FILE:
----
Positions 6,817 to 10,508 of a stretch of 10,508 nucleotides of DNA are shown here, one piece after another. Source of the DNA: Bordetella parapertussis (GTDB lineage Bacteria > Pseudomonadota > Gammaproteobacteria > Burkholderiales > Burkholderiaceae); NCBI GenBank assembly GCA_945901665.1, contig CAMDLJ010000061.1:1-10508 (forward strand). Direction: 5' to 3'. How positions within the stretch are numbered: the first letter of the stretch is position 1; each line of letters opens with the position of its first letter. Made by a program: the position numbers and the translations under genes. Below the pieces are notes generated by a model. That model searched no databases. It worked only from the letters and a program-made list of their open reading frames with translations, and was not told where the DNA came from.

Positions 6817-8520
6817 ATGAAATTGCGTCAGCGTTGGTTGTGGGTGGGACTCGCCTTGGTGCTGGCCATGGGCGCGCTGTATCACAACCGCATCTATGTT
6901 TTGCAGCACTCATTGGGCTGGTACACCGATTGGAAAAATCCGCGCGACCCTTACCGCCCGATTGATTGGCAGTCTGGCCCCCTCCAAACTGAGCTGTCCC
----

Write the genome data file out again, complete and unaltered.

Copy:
Positions 6,817 to 10,508 of a stretch of 10,508 nucleotides of DNA are shown here, one piece after another. Source of the DNA: Bordetella parapertussis (GTDB lineage Bacteria > Pseudomonadota > Gammaproteobacteria > Burkholderiales > Burkholderiaceae); NCBI GenBank assembly GCA_945901665.1, contig CAMDLJ010000061.1:1-10508 (forward strand). Direction: 5' to 3'. How positions within the stretch are numbered: the first letter of the stretch is position 1; each line of letters opens with the position of its first letter. Made by a program: the position numbers and the translations under genes. Below the pieces are notes generated by a model. That model searched no databases. It worked only from the letters and a program-made list of their open reading frames with translations, and was not told where the DNA came from.

Positions 6817-8520
6817 ATGAAATTGCGTCAGCGTTGGTTGTGGGTGGGACTCGCCTTGGTGCTGGCCATGGGCGCGCTGTATCACAACCGCATCTATGTT
6901 TTGCAGCACTCATTGGGCTGGTACACCGATTGGAAAAATCCGCGCGACCCTTACCGCCCGATTGATTGGCAGTCTGGCCCCCTCCAAACTGAGCTGTCCC